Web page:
Diosdado Legaspino, who hailed from the islet of Bantayan town, was chosen as the regional fisher folk director.
The Bureau of Fisheries and Aquatic Resources (BFAR) 7 Director Andres Bojos swore in Legaspino and the newly appointed provincial directors in the region on May 2 at the BFAR 7 building in Cebu City.
Legaspino received P100,000 funds from BFAR that he can use to further develop or implement more fishing projects.
The selection of fisher folk directors was in pursuant to the Department of Agriculture Special Order No. 88 Series of 2005. This encourages partnership with fisher folks in promoting and implementing the agency’s programs to the community.
Legaspino, 54, is a father of four children who all have finished their college studies. He is one of the few successful fishermen who made his fortune mainly out of fishing.
Legaspino started out as an ordinary fisherman. “Pait pas tanang pait ang among kahimtang sauna kay nagsugod mis ordinaryo nga panagat. Kanang ang akong pamilya, ako ray gipaabot kung pilay akong makita sa dagat, mao ray ako ikasuporta sa pamilya,” he said, recalling his early days of regular fishing when his family heavily depended on him for his income.
“Bisag unsa ka dako o kagamay sa among kita, naay gyud miy savings. Hangtod nga nagplano jud ko nga dili hangtod sa hangtod mananagat ra jud ko (No matter how much we earn, we always have savings. Eventually, I realized that I cannot be a fisherman forever),” he added.
Previously, Legaspino said, municipal waters of Bantayan had bountiful kinds of fishes. He said he had even tried to catch 50 kilos of fish in one day. That is, until its abundance was gradually diminished due to increasing number of fishermen and population. He further stated that illegal fishing also drove the fishes away from the nearby waters.
In 2007, Legaspino built a fish cage as an experiment. His fingerlings were sourced from the wild caught in fish traps.
“Akong gi sud ang mga semilya sa tangkal-tangkal unya sulod sa usa ka buwan nitubo man siya, moang nagtukod mig usa ka cage. Sulod sa upat ngadto sa unom ka buwan naka harvest mi, amo na pud gigamit ang halin pagpatukod ug laing cages (The fingerlings grew after a month in the cage so we built a better fish cage. Within four to six months, we were able to harvest fishes, the income from which we used to build more cages),” he said.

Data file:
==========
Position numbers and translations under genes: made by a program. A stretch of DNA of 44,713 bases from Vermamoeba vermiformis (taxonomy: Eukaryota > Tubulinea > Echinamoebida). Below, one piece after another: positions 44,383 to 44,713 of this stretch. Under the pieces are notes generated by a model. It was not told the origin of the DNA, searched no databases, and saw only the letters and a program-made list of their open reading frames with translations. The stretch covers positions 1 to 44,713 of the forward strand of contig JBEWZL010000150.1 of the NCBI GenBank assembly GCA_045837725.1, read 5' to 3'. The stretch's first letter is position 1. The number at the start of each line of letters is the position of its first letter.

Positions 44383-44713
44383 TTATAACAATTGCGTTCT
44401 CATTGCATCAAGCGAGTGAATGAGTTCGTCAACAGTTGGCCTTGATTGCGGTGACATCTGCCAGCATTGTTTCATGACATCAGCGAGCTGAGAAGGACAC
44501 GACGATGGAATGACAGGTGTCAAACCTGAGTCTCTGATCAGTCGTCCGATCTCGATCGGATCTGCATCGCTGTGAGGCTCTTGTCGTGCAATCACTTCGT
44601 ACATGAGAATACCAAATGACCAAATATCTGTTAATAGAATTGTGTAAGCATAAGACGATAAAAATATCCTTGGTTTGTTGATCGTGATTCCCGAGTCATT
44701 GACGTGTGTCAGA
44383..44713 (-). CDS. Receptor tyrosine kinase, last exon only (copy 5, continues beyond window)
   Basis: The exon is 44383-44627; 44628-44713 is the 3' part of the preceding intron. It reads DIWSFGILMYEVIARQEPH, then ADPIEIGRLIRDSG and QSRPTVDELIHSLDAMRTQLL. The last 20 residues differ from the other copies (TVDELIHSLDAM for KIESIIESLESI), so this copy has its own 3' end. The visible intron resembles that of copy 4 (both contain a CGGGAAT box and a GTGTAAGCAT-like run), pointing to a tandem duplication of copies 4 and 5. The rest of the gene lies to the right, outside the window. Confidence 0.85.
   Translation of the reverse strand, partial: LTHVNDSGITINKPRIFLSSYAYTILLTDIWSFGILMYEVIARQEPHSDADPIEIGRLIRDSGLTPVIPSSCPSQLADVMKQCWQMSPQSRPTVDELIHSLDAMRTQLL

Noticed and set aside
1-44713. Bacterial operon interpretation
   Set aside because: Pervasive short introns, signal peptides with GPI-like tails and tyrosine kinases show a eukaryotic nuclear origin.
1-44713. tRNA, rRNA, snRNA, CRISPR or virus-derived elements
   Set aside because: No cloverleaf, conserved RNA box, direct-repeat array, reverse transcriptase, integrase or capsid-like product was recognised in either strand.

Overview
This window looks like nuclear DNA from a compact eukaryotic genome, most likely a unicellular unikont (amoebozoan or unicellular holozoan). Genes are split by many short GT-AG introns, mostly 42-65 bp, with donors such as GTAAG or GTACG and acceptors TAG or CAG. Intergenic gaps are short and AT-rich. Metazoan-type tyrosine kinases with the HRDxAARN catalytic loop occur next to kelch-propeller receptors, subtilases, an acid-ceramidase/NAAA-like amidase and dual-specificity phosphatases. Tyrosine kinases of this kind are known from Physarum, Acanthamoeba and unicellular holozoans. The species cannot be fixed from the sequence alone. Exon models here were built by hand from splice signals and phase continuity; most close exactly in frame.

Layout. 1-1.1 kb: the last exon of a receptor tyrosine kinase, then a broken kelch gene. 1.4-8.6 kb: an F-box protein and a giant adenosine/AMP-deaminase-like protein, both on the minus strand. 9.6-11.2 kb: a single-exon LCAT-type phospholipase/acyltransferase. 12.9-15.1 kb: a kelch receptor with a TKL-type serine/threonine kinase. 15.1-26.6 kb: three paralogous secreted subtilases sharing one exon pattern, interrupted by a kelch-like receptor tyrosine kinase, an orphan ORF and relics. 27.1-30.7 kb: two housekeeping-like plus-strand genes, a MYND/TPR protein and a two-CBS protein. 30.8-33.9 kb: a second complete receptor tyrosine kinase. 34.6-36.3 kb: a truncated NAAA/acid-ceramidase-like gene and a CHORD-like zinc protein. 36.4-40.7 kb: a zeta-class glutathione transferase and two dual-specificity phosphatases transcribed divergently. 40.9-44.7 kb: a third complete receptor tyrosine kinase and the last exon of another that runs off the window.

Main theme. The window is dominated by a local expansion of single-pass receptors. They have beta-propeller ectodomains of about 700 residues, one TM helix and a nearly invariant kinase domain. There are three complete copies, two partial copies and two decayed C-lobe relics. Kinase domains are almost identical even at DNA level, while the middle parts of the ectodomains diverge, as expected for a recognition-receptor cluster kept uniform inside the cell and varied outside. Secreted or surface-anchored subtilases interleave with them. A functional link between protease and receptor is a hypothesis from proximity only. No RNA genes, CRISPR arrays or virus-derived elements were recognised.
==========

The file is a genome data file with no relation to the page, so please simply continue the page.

When typhoon Yolanda struck in 2013, all the 16 fish cages of Legaspino as well as his seaweed farms were wiped out. Including the cost of the destroyed pump boats, he estimated his losses to the typhoon at P7 million.
Legaspino was one of the fisher folks in Bantayan who received intervention from BFAR and the Cebu Provincial Government after the Yolanda incident.
Through BFAR’s P33-million rehabilitation plan, the province as the implementing agency of the said plan, turned over nine floating grouper cages to individual fisher folks or fishermen’s associations in Bantayan. There were also three cages distributed in the town of Santa Fe and one in Madridejos last year.
For every cage provided by the rehabilitation plan, there were corresponding 3,000 fingerlings. However, Legaspino opted to get fingerlings that were caught in the wild. He explained that fingerlings from the hatchery have a high mortality rate.
Legaspino has already harvested a total of 4,000 groupers from two floating cages that he sold for P1 million. Live groupers were sold P500 to P550 per kilo. He said he applied the proceeds to build fixed cages again in Biagayag islet.
Legaspino was thankful to BFAR and to the province for the intervention. Legaspino said their lives are now back to normal more than two years after Yolanda.
From being an ordinary fisher folk, who left school for good as a second grader, Legaspino has metamorphosed into a big time aqua farmer and a squid dealer in the islet.